BMS gets FDA nod for Opdivo as first adjuvant bladder cancer therapy
Bristol Myers Squibb has scored a win in its drive to get Opdivo into earlier lines of cancer therapy, getting FDA approval for the drug for post-surgical treatment of invasive bladder cancer.
The new adjuvant use for Opdivo (nivolumab) is for patients with urothelial carcinoma (UC) – the most common form of bladder cancer – who have had their cancer treated with surgery but are considered at risk of the disease coming back.
The PD-1 inhibitor has been approved to treat patients regardless of prior neoadjuvant chemotherapy, nodal involvement or PD-L1 status, and UC becomes the third indication for Opdivo as an adjuvant therapy after oesophageal/gastro-oesophageal cancer and melanoma.
BMS also has positive clinical results for Opdivo as an adjuvant treatment for non-small cell lung cancer (NSCLC).
Securing approvals in the adjuvant setting is a key strategy for BMS and other checkpoint inhibitor developers, as it allows them to position their drugs as the earliest cancer immunotherapy option in the treatment pathway.
The latest approval is based on the results of the phase 3 CheckMate-274 study, which showed that giving Opdivo after the surgical procedure reduced the risk of disease recurrence or death by 30% compared to placebo, and extended disease-free survival (DFS) from around 11 months to nearly 21 months.
While overall survival data from the study isn’t mature yet, so far the data is trending in favour of Opdivo.
Currently, more than 50% of patients with bladder cancer will experience recurrence after surgery, and the disease kills nearly 200,000 patients worldwide every year. Cisplatin is sometimes used to reduce the tumour before surgery or as adjuvant treatment afterwards, but there isn’t much data to support its benefit in invasive UC.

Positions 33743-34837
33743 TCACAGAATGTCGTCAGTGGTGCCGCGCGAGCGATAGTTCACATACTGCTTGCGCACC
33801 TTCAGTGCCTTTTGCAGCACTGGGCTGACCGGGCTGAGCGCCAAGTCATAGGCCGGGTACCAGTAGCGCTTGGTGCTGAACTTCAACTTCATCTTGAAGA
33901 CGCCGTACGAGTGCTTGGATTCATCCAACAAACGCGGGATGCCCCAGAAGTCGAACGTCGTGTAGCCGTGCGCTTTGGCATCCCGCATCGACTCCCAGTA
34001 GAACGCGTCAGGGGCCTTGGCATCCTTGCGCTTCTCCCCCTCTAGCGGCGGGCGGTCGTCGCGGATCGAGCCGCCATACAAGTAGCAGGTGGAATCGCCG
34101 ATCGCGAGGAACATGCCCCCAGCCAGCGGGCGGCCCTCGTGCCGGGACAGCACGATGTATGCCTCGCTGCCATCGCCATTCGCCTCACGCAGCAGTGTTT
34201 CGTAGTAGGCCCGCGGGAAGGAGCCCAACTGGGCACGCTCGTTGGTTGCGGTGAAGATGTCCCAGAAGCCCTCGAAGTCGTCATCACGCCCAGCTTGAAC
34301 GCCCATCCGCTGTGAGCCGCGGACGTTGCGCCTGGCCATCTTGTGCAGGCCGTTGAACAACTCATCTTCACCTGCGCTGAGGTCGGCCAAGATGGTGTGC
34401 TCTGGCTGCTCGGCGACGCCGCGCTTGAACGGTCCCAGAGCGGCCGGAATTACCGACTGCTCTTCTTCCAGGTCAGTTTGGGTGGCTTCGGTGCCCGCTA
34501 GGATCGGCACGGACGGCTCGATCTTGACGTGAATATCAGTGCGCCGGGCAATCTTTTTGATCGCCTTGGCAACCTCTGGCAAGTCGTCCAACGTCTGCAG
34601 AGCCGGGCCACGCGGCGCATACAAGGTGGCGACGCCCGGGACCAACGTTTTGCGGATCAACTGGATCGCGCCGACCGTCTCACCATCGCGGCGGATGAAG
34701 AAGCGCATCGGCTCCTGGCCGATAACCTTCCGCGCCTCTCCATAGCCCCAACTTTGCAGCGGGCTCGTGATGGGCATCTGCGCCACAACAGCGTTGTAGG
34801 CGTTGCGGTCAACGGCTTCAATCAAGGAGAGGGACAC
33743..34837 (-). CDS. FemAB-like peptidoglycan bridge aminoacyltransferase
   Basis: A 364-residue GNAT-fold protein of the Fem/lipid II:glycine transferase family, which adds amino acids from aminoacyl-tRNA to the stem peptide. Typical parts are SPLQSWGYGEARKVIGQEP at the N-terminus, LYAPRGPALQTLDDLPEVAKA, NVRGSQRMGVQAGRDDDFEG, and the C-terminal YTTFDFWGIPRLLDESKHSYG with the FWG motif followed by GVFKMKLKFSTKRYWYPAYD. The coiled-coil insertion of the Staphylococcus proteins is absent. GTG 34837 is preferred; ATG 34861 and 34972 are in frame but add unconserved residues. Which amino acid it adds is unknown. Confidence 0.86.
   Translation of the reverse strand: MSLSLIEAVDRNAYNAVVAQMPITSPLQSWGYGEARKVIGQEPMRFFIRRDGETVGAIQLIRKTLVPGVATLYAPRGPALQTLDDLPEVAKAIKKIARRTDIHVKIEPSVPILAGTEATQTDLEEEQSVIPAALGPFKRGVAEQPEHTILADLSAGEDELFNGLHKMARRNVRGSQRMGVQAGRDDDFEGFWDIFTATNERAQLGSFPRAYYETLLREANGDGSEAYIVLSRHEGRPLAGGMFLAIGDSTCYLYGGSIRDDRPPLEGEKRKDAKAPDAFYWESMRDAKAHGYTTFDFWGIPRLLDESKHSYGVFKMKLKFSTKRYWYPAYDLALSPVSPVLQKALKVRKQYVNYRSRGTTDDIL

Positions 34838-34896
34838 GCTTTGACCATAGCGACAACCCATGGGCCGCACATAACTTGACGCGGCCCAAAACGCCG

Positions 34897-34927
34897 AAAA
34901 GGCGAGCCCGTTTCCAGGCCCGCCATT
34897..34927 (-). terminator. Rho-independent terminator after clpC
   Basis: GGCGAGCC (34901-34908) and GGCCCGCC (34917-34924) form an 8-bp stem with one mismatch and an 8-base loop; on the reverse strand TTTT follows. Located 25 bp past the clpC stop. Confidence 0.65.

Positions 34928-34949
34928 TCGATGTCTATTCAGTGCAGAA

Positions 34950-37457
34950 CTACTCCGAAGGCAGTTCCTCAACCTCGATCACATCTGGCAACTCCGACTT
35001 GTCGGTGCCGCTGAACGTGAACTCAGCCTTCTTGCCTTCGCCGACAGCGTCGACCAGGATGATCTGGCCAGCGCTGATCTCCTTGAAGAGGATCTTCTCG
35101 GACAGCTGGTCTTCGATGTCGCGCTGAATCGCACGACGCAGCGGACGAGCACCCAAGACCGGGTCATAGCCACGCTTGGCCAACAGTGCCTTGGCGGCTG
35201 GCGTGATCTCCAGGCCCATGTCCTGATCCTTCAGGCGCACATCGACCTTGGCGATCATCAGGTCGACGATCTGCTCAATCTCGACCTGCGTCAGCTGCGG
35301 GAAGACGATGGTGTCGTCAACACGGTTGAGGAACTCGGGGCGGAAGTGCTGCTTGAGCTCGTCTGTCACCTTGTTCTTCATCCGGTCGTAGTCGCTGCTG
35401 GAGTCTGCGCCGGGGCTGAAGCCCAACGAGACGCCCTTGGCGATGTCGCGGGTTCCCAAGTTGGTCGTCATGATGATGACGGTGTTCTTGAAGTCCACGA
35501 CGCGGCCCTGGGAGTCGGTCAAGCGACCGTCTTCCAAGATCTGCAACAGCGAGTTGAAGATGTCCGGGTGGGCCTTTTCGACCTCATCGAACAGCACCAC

Prior to CheckMate-274, no immune checkpoint inhibitor had shown efficacy as adjuvant therapy for these patients, and BMS could have some time on its own in the category.
Roche’s Tecentriq (atezolizumab) failed to show an improvement in DFS as adjuvant treatment of invasive UC in the IMvigor010 trial, taking it out of the running as a competitor any time soon.
Meanwhile Merck & Co is still enrolling subjects in its AMBASSADOR phase 3 study of its top-selling checkpoint inhibitor Keytruda (pembrolizumab), with results not due to read out until 2025 according to the clinicaltrials.gov database.
Matthew Galsky, director of genitourinary medical oncology at the Icahn School of Medicine at Mount Sinai, said: “Advances like immunotherapy have helped bring hope to patients across a growing number of cancer types, including previously treated advanced urothelial carcinoma.
“The positive results from CheckMate-274 point to the potential for nivolumab to become a new standard of care in the adjuvant setting, extending disease-free survival for post-surgery patients with muscle-invasive urothelial cancer without the use of chemotherapy.”
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